Andrew Rosthorn follows up on our RNCM archive article with a Stradivarius story

In February this year writer Ellie-Jo Johnstone wrote a piece about the special collection at the Royal Northern College of Music (RNCM). Here Andrew Rosthorn continues the story focussing on a recent aquisition to the RNCM archive which involves love, achievement and a Stradivarius or two. 

The Royal Northern College of Music’s most recent acquisition is an archive of documents, books and music that marks a lifelong love affair between two violinists. 

Jenny returned to Bolton to live near the family home where she had first heard a violin being played by her older brother

Endre Wolf [1913-2011] first came to Manchester from Sweden in 1951 as Sir John Barbirolli’s soloist for a celebrated performance of the Brahms Violin Concerto, staged by the Hallé Orchestra in the King’s Hall of Belle Vue Zoo, in place of the bomb-damaged Free Trade Hall. Wolf, born Jewish in Budapest, had survived the Second World War thanks to his appointment in 1936 as soloist to the Gothenburg Orchestra in neutral Sweden. He was later knighted by the King of Denmark after using his Swedish passport to perform in German-occupied Copenhagen, with German officers in the audience. 

Thanks to Barbirolli’s influence, Wolf became a teaching professor at the Manchester college between 1954 and 1964 and performed a celebrated Brahms Double Concerto with the cellist André Navarra for Barbirolli and the Hallé.

Endre Wolf From Hungary
Endre Wolf from Hungary who played with Sir John Barbirolli and the Halle Orchestra Image: Andrew Rosthorn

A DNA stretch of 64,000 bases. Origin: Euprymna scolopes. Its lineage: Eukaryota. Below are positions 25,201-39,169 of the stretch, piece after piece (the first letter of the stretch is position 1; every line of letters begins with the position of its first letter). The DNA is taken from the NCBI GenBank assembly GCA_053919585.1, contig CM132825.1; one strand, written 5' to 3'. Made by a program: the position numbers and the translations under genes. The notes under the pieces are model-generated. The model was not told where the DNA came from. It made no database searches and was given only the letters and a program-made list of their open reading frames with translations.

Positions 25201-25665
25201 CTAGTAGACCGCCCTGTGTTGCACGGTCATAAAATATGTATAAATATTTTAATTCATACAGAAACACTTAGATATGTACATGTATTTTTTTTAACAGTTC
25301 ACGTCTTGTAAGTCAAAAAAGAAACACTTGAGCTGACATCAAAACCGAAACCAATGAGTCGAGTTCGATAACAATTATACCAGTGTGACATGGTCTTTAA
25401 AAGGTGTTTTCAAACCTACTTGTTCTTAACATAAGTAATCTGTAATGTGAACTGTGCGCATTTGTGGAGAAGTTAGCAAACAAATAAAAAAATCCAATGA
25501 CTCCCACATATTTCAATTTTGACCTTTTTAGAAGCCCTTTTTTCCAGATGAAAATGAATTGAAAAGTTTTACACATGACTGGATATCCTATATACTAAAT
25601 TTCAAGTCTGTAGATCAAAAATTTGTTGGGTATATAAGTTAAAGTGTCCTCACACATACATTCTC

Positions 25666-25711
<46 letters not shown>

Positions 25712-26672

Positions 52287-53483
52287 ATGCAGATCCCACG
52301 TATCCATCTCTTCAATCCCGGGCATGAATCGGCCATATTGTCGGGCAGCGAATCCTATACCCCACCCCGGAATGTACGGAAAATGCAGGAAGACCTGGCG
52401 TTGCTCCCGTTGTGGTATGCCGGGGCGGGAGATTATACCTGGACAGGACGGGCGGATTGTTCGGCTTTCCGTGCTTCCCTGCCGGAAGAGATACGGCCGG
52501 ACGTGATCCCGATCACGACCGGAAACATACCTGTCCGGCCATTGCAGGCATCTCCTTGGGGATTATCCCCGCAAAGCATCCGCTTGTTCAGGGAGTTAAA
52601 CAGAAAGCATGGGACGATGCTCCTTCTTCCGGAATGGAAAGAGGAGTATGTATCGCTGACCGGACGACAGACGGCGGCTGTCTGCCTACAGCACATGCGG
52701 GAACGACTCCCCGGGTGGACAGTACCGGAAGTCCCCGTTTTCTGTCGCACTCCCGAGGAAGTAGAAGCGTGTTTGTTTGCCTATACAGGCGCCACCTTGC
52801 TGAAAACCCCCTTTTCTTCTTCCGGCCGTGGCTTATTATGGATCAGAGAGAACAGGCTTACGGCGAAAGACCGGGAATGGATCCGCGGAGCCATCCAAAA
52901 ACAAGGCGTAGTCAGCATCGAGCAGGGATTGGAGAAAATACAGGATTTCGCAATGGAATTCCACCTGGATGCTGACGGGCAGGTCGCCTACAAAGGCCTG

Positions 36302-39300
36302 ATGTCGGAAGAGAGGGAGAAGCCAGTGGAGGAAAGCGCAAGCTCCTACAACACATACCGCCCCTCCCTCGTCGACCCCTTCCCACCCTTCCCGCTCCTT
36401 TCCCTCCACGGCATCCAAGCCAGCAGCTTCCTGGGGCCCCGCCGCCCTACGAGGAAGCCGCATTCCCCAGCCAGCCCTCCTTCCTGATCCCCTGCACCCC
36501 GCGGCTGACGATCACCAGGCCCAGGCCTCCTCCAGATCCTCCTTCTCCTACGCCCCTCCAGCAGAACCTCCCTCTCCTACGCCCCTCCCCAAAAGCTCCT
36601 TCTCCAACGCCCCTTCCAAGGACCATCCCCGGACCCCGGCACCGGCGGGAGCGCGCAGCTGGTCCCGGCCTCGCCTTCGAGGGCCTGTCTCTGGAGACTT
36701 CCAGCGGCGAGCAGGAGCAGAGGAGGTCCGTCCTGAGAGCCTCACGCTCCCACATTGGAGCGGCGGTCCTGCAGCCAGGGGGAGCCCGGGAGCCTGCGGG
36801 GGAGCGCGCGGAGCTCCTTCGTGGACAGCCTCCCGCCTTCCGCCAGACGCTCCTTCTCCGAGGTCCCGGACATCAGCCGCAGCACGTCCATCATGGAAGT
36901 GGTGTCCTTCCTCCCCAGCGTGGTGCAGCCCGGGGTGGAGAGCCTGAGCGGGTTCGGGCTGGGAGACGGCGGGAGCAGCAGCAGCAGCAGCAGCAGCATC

Jennifer Nuttall [1938-2020] was a Bolton schoolgirl who had played the violin since she was seven years old, taking lessons twice a week at the Tonge Moor home of Martin Milner, a future leader of the Hallé Orchestra. She won an open scholarship to the Royal Manchester College of Music at the age of 14 and in July 1955 rode her pony in a show jumping competition at the Mottram Horse Show just two days before playing solo violin for Sir John Barbirolli at the Whitworth Hall in Manchester. 

In 1959, with a Manchester soloist diploma with distinction, she took a post performing and teaching at the Swedish Radio Music School, later known worldwide as the Edsberg Institute of Music. 

In 1964, Jenny’s mother, Mrs Eileen Nuttall, bought for her in Switzerland a now-famous violin known as the Fau 1716, created in that year by Antonio Stradivari in Cremona. Jennifer played the Strad in the Bach Concerto for Two Violins in D Minor with the Polish-Mexican maestro Henryk Szeryng during the 1964 Carl Fleisch master classes at Baden Baden in Germany. Szerying remarked on Jenny’s ‘remarkable developed gifts’ for penetrating to the true heart of the music.

Jenny Violin Copy
Jenny Nuttall Image: Andrew Rosthorn

Jenny married Endre Wolf in Sweden and performed as Jennifer Nuttall-Wolf in Scandinavia, Switzerland and Germany for nearly 50 years. The couple were both teaching professors and never separated from their remarkable instruments. Professor Wolf was a technical expert on the construction of violins and owned a 1740 violin by Omobono Stradivari, the youngest son of Stradivarius.

The couple often performed together in works by J.S. Bach, Béla Bartók and the mischievous but spiritually religious Swedish composer Sven-Erik Back, who had known Endre Wolf during the Second World War when Wolf’s Swedish radio performances of music by Jean Sibelius were being picked up on a radio set at the aged composer’s remote home in war-torn Finland.

The Royal Norhtenr College Of Music Archives Library 2023
The Royal Northern College of Music: the special collection Image: Confidentials

Soon after Endre Wolf died at the age of 97 at the couple’s ancient farmhouse near Lund, Jenny returned to Bolton to live near the family home where she had first heard a violin being played by her older brother. 

When she died at 80, during the pandemic lockdown, she was buried in a woodland grave near her home in Lostock. Neighbours listened from a distance as Alexandra Stemp, a Hallé Orchestra violinist born in Blackpool, played the opening for the Sibelius Violin Concerto in D Minor Op. 47 over the grave.

Apart from the two treasured and timeless Strads, which are both destined for twenty-first century soloists, the entire musical archive from the ancient farmhouse in Southern Sweden has been donated to the Royal Northern College of Music.